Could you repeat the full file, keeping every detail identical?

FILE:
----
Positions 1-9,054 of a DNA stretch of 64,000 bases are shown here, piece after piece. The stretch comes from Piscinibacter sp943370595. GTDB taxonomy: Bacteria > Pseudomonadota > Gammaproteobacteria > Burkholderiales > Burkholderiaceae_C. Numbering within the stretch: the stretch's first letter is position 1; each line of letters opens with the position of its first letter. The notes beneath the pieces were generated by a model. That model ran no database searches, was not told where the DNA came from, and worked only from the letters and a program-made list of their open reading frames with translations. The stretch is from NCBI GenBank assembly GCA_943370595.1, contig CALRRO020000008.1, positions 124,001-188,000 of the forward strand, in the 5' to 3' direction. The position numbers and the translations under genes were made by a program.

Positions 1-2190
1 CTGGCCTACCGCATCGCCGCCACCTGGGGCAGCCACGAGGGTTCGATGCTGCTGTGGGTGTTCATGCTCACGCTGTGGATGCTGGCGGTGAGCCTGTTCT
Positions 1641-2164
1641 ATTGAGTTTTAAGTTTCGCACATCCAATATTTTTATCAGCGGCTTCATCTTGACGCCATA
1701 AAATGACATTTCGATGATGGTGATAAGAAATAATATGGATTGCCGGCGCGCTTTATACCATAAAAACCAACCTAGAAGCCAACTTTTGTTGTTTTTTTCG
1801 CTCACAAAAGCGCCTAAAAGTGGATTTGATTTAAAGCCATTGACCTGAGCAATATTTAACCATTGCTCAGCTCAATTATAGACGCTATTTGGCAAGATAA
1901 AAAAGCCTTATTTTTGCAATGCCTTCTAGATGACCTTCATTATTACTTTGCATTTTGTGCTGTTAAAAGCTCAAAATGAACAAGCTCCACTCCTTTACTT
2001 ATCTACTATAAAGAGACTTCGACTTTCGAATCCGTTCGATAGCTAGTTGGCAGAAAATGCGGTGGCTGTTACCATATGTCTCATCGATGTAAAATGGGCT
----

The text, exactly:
Positions 1-9,054 of a DNA stretch of 64,000 bases are shown here, piece after piece. The stretch comes from Piscinibacter sp943370595. GTDB taxonomy: Bacteria > Pseudomonadota > Gammaproteobacteria > Burkholderiales > Burkholderiaceae_C. Numbering within the stretch: the stretch's first letter is position 1; each line of letters opens with the position of its first letter. The notes beneath the pieces were generated by a model. That model ran no database searches, was not told where the DNA came from, and worked only from the letters and a program-made list of their open reading frames with translations. The stretch is from NCBI GenBank assembly GCA_943370595.1, contig CALRRO020000008.1, positions 124,001-188,000 of the forward strand, in the 5' to 3' direction. The position numbers and the translations under genes were made by a program.

Positions 1-2190
1 CTGGCCTACCGCATCGCCGCCACCTGGGGCAGCCACGAGGGTTCGATGCTGCTGTGGGTGTTCATGCTCACGCTGTGGATGCTGGCGGTGAGCCTGTTCT
Positions 1641-2164
1641 ATTGAGTTTTAAGTTTCGCACATCCAATATTTTTATCAGCGGCTTCATCTTGACGCCATA
1701 AAATGACATTTCGATGATGGTGATAAGAAATAATATGGATTGCCGGCGCGCTTTATACCATAAAAACCAACCTAGAAGCCAACTTTTGTTGTTTTTTTCG
1801 CTCACAAAAGCGCCTAAAAGTGGATTTGATTTAAAGCCATTGACCTGAGCAATATTTAACCATTGCTCAGCTCAATTATAGACGCTATTTGGCAAGATAA
1901 AAAAGCCTTATTTTTGCAATGCCTTCTAGATGACCTTCATTATTACTTTGCATTTTGTGCTGTTAAAAGCTCAAAATGAACAAGCTCCACTCCTTTACTT
2001 ATCTACTATAAAGAGACTTCGACTTTCGAATCCGTTCGATAGCTAGTTGGCAGAAAATGCGGTGGCTGTTACCATATGTCTCATCGATGTAAAATGGGCT